Flossing to Save Your Teeth

Most people don’t love flossing. But everyone wants to keep the teeth they were born with and live without pain. Keeping your teeth is worth the effort of flossing. As you age, keeping your own teeth means enjoying your food more, having healthier digestion and feeling better.

flossing“Many people don’t know how to floss,” says Phoenix dentist Dr. Carol Ford. “Snapping floss between your teeth and pulling it back out is more likely to hurt your gums than remove plaque,” she warns.

So how should you floss? Pick the floss that is comfortable for you. There are flavored and unflavored flosses, waxed and unwaxed, round and tape. Flavored flosses leave a taste of mint or cinnamon in your mouth, giving you a fresher feeling than unflavored. However, if you don’t like strong tastes, use unflavored. Waxed floss moves between dental work more easily, and tape has a broader surface the work against the tooth. It’s a personal decision, so choose whichever floss you will use most often.

According to Dentist.net, the right way to floss starts by cutting about 18 inches of floss off the roll. Wrap the floss around the middle fingers of each hand, and create a “control zone” of about two inches by holding the floss between the index finger and thumb of each hand.

Using a back and forth motion, gently work the floss between two teeth. Using just enough force to pull the floss into a U shape around a tooth, move the floss from side to side—toward your tongue and then toward your cheek. Move the floss up and down, too—from you gum to the top of the tooth.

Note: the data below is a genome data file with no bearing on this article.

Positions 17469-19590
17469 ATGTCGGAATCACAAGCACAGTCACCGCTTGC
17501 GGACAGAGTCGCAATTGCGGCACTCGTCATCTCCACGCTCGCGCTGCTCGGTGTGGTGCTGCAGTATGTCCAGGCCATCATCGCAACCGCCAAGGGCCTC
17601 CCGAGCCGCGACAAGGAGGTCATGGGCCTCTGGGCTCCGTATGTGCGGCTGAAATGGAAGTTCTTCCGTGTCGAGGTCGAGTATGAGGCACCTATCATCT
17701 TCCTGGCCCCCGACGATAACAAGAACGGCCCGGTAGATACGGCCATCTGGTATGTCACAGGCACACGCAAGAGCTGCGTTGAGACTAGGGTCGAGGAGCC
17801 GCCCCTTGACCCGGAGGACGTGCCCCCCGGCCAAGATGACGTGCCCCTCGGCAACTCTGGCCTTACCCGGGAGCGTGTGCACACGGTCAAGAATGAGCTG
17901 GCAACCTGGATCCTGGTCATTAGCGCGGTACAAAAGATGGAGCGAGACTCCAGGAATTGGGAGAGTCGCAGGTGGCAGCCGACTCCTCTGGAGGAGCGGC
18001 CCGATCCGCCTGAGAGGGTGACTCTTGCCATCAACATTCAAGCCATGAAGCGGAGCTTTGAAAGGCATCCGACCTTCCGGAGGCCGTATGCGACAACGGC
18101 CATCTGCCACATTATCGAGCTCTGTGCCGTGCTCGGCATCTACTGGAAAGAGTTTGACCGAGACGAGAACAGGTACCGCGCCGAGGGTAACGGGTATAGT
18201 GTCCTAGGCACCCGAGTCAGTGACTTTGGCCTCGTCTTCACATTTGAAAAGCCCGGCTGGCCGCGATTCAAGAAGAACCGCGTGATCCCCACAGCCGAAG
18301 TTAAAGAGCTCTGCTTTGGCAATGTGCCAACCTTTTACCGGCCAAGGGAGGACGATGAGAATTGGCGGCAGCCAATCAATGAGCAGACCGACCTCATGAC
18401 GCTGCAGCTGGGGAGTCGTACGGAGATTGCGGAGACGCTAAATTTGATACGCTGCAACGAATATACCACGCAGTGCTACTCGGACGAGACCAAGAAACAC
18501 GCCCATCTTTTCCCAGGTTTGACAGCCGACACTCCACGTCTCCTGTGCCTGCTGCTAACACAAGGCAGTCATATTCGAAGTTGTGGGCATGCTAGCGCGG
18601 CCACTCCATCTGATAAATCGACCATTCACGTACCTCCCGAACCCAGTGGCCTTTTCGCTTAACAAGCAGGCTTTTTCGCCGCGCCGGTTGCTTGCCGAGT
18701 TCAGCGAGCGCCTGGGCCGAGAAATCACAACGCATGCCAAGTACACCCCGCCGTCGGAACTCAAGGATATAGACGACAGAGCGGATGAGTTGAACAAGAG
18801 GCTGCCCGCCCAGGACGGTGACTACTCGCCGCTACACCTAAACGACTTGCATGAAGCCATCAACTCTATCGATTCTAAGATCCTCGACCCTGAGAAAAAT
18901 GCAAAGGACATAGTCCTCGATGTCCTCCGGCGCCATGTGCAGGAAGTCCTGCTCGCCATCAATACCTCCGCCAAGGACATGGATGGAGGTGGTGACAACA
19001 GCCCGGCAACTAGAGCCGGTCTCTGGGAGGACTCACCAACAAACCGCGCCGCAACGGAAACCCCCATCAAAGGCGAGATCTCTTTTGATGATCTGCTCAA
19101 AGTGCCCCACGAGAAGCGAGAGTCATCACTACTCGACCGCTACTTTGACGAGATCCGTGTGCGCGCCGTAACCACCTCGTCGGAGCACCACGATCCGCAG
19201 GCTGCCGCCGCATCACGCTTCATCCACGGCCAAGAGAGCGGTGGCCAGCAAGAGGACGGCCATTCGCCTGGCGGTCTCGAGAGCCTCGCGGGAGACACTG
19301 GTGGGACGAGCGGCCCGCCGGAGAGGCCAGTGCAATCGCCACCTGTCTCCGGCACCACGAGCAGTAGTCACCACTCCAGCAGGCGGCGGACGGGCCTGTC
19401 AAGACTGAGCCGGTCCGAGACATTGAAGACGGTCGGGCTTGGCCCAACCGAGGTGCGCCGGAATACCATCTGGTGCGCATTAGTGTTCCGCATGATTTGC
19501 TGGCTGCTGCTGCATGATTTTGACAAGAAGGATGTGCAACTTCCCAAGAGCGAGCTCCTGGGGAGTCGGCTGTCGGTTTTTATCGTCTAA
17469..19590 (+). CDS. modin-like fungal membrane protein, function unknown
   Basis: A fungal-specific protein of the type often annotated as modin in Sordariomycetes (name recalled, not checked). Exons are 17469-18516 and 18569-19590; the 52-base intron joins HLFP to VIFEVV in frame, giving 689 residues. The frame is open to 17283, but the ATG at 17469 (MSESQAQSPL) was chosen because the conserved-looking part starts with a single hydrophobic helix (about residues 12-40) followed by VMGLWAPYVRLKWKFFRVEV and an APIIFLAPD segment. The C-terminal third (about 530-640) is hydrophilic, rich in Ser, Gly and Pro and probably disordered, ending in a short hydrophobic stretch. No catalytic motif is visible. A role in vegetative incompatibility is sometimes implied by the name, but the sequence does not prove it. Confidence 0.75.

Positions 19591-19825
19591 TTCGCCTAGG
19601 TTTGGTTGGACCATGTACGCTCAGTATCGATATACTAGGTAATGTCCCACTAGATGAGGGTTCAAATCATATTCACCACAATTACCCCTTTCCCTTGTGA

Here’s a video to show you how:

Before you pull the floss from between the two teeth, move to the surface of the other tooth. Create the same U shape, now facing the opposite direction, and slide the floss back and forth, up and down.

When you are done with both sides, gently bring the floss up and out between the teeth, using a gentle sawing motion. When the floss is out, move to a fresh space of floss, winding it in one direction, and complete the same cleaning between all the teeth in your mouth. If the floss shreds or tears, make an appointment to see your dentist. The surface of the tooth or the filling may be damaged.

“Flossing the right way will not make healthy gums bleed,” says Dr. Ford. “If your gums bleed when you are flossing correctly, it’s a sign of gum disease and something you should discuss with your dentist.”

If you really hate the floss, there are flossing aids available, from floss holders, to tiny brushes that scrub between the teeth, to flat wood gum stimulators that work around the base of the teeth. “Anything that removes plaque is good, but the best thing to use is the tool that you use daily,” smiles Dr. Ford.



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